If I had a million dollars, I'd build you a school.

Monday, June 30, 2008

Summer Camp: Making the Rules

Many of the things that make my former summer camp so unique have been a part of the camp essentially from its beginning. The two things I have talked about so far, appreciations and comfort and caring, are both aspects of the camp that I remember vividly from my days as a camper. One significant aspect of the camp that arrived between my time as a camper and my return as a counselor many years later was the camp constitution.

Schools and other programs for kids have a wide variety of approaches to setting the rules and getting kids to follow them, and no one way is perfect or appropriate for every situation, but I really like the way we went about creating the constitution. It was a multi-day process, and limited time spent on other activities during that time, but I think the rewards more than justified the time spent.

The first step was to get the kids thinking about the idea of community in general, and their place in various communities in particular. Each camper was given a badge, a circular piece of paper divided into three wedges, with space for their name in the middle. They were asked to think of three communities they were a part of. The counselors coached them through some possibilities: their school, their family, their sports teams, etc.. Then they were asked to think of a positive attribute that they brought to each of those communities, maybe something they did to be helpful at home or to be friendly at school. Once they had thought of their three attributes, they drew a picture in each section of the circle. Once completed, this badge represented them as a member of the new camp community that was re-created each summer.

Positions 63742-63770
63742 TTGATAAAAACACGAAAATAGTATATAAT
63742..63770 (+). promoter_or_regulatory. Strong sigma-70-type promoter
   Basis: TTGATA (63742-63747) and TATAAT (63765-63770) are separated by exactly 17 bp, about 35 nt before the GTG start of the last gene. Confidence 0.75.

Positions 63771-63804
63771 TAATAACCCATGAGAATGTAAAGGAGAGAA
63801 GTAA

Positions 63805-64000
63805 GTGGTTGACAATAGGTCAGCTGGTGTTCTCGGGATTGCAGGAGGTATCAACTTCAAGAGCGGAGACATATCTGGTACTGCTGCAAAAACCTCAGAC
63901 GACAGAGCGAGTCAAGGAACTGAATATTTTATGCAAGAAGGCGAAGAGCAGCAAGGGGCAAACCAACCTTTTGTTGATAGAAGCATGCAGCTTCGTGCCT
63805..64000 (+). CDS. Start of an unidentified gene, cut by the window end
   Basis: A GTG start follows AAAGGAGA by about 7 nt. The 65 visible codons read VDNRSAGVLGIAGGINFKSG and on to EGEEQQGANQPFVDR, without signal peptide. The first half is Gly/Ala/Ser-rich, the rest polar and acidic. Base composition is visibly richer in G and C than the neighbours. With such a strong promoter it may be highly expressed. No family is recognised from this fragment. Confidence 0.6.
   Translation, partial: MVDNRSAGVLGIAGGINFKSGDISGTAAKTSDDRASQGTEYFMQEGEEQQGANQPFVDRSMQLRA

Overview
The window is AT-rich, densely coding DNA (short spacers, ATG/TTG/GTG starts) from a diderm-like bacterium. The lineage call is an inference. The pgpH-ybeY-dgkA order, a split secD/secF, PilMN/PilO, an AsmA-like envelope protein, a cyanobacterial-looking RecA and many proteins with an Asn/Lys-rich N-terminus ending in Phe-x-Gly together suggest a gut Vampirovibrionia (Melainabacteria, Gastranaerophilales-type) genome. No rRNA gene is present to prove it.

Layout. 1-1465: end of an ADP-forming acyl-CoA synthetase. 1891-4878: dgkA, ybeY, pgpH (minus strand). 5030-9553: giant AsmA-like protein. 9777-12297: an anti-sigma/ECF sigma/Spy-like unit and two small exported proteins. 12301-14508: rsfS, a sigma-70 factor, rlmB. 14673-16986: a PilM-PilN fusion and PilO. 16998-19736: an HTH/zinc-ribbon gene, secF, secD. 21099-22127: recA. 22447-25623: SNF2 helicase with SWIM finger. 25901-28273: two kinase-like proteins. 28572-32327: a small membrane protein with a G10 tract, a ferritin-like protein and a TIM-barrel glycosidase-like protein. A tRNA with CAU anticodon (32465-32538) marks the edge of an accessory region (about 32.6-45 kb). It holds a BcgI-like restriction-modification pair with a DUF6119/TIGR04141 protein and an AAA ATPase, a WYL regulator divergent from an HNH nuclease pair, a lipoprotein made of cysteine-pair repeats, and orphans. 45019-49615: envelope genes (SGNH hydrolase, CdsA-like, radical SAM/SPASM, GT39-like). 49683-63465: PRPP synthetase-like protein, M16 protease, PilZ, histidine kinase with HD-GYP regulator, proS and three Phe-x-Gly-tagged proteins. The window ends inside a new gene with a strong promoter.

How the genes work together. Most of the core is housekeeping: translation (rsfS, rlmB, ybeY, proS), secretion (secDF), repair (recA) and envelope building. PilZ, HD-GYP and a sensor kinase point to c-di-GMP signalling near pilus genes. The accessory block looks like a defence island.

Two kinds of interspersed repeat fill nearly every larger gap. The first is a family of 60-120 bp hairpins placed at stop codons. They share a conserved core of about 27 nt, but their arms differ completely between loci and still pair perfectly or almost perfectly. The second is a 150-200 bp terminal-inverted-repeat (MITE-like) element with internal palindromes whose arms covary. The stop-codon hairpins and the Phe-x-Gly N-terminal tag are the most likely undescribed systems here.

Step two was to start coming up with the rules. They did this in small groups, so there was an opportunity to discuss and refine their ideas. One of the keys was that each rule needed to be phrased as a positive action. They had to say, "Respect other people's belongings," instead of, "Don't steal," or something similar.

Once the various groups had their suggested rules, the whole camp would come together to decide what should be included in the final draft. The rules were read out, and the campers were asked to raise any objections. The counselors leading the discussion were careful to steer the conversation toward objections to the ideas, not the wording. The idea was to build general consensus. At the end, everyone would make some symbolic sign of agreement (usually a hand motion with some silly sound effect) chosen by the kids. The final step was to put all the agreed upon rules onto a giant sheet of paper, and to attach the kid's badges to the paper as symbols of their role in the camp community.

Those of you who have been following along with these camp related posts will begin to see what I meant about certain cult-like, or at least ritualistic, aspects of the camp. But, having seen it in action, I have to say that this approach to creating the camp constitution was an incredibly powerful tool. When there was an problem with one of the kids, it was very effective to be able to remind him about the constitution discussion and why it was that the camp had chosen to include certain rules. It was like putting a judo move on a kid who was all prepared to get yelled at, and suddenly found himself explaining to you why what he did was wrong.

As with many of the things I talk about in this blog, I'm not a big believer in the idea that there is one and only one way to do things. When something seems to work, I look for the essential element that is making it work, and think about how that piece could be adapted to many different situations. In this case, I think the essential element comes from giving the kids a chance to help make the rules, and in doing so really think about their purpose. If the rules are something they have agreed to, and even helped create, they are much more likely to see the point in following them. It becomes not just about staying out of trouble, but about behaving as a responsible member of a community.

What effective ways of creating/enforcing the rules have you come across?

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